I believe Michael Hannon has it wrong. His reasoning will certainly not win any non-Christians, as the natural pull of their sexuality can scarcely be disregarded enroute to a friendship that Hannon thinks to be on a higher order. Nor should it. Not that sexuality must be asserted in every relationship; but sexuality is an aspect of life that should be attended rather than disregarded (I recognize that God does gift us all, in various life stages and circumstances, with celibacy so that some are better not to marry).

    Moreover, by disregarding gender as some lesser bother that we should transcend, I suggest that this plays right into homosexual confusion. The disregard of gender seems to have such priority in these matters that it seems better to identify the issue as “gender rejection” rather than as homosexuality (which merely defines according to one’s attraction). Responsibility or irresponsibility, first to one’s own gender, and then towards that of the other, is the nub of the issue. Our human identities, if not our very stamp of Divine image, is tied to our gender. I agree with Robert Jewett: “Sexuality permeates one’s individual being to its very depth, it conditions every facet of one’s life as a person. As the self is always aware of itself as an ‘I,’ so this ‘I’ is always aware of itself as himself or herself. Our self-knowledge is indissolubly bound up not simply with our human being but with our sexual being. At the human level there is no ‘I and thou’ per se, but only the ‘I’ who is male or female confronting the ‘thou’, the ‘other,’ who is also male or female.”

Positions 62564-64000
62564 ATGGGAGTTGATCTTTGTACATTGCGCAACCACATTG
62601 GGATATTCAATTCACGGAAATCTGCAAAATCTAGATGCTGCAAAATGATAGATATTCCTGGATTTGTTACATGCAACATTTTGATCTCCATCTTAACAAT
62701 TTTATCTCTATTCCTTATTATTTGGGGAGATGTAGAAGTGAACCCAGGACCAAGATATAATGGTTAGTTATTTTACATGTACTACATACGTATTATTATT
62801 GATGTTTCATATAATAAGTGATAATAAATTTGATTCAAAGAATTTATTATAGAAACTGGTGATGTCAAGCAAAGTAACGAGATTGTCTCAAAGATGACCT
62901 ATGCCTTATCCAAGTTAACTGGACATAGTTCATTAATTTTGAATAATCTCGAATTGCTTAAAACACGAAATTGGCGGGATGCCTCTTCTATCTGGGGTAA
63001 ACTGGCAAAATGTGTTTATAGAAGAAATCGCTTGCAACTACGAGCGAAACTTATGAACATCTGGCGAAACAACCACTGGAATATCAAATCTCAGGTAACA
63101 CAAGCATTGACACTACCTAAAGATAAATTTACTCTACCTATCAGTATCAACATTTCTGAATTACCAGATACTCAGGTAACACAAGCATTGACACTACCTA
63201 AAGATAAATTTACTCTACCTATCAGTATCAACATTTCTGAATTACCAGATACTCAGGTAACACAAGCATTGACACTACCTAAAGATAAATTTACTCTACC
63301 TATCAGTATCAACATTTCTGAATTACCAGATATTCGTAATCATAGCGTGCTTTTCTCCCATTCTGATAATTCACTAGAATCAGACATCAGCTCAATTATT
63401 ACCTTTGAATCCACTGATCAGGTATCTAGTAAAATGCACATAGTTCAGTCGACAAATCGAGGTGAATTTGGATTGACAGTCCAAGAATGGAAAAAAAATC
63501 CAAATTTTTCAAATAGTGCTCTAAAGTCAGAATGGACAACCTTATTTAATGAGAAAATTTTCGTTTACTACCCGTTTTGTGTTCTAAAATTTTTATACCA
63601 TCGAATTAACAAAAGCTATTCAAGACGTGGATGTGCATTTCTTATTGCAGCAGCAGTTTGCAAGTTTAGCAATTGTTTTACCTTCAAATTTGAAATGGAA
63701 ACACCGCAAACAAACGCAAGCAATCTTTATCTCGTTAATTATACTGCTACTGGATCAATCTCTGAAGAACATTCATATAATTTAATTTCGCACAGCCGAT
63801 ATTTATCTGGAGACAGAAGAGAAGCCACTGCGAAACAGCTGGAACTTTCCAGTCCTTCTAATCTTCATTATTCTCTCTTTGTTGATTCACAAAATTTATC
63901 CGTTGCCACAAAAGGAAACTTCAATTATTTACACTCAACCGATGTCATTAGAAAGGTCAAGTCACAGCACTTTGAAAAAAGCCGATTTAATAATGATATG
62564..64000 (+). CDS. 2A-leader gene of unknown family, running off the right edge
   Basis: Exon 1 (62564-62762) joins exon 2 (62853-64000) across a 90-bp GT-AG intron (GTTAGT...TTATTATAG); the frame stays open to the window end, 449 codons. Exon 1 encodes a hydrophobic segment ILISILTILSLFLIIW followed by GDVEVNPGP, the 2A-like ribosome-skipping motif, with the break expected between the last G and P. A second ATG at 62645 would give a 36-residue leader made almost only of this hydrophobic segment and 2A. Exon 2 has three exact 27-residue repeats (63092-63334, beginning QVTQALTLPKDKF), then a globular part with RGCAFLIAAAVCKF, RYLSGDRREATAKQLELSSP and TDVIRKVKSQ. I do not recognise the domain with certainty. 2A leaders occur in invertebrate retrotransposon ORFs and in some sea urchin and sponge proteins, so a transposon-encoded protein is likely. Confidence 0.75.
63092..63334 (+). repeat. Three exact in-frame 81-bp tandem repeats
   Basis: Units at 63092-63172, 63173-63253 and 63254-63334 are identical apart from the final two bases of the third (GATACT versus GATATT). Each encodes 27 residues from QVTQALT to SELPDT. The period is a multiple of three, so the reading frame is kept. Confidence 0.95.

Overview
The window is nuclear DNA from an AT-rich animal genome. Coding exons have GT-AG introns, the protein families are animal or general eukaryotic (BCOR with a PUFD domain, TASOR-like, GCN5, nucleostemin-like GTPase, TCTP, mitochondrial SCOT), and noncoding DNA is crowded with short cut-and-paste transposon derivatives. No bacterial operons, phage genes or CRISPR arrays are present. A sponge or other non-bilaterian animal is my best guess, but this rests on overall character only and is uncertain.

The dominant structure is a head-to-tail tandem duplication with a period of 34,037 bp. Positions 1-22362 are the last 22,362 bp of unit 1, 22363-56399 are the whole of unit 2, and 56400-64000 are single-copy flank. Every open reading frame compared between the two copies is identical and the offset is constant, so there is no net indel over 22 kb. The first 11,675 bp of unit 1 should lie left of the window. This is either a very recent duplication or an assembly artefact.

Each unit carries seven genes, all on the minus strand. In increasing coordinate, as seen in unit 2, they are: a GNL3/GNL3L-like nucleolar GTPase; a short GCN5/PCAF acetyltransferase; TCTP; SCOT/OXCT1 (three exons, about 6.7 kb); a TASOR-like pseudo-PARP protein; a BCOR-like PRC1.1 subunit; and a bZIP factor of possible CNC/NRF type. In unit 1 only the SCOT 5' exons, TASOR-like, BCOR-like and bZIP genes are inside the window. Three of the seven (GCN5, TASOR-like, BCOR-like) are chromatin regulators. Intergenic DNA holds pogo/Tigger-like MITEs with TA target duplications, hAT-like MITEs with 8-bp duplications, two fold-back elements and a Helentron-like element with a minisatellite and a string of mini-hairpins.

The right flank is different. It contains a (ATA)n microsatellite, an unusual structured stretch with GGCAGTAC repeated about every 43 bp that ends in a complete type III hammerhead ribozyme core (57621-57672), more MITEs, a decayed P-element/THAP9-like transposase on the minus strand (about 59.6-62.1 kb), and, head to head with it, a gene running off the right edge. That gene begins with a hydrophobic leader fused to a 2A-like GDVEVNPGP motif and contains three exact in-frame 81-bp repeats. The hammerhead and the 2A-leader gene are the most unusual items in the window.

Finally, Hannon’s review of marriage in theological perspective is suspect. Paul saw the danger of divided loyalty, but allows that it may be avoided (1 Cor. 7:35). If divided loyalty to the Lord were unavoidable, do we seriously think Paul would sanction marriage at all? Hannon seems to have no awareness of the tremendous intimacy available in heterosexual Christian marriage that includes but is not restricted to sexual union. Methinks Catholicism has crept into his reasoning.

    1. That’s a good point. I do think that the Catholic view is still tainted by a dualism it has never come to terms with – even the erudite crowd at First Things. I am going to read that article again more thoroughly. Much of it is brilliant, but perhaps I glossed these issues. And asymmetry is part of who we are in such a way that the togetherness itself focuses brilliantly on the union of Christ and Church. And yes, to your last concern – Paul does not seem to concede marriage at all, and pastorally always calls us away from divided loyalties.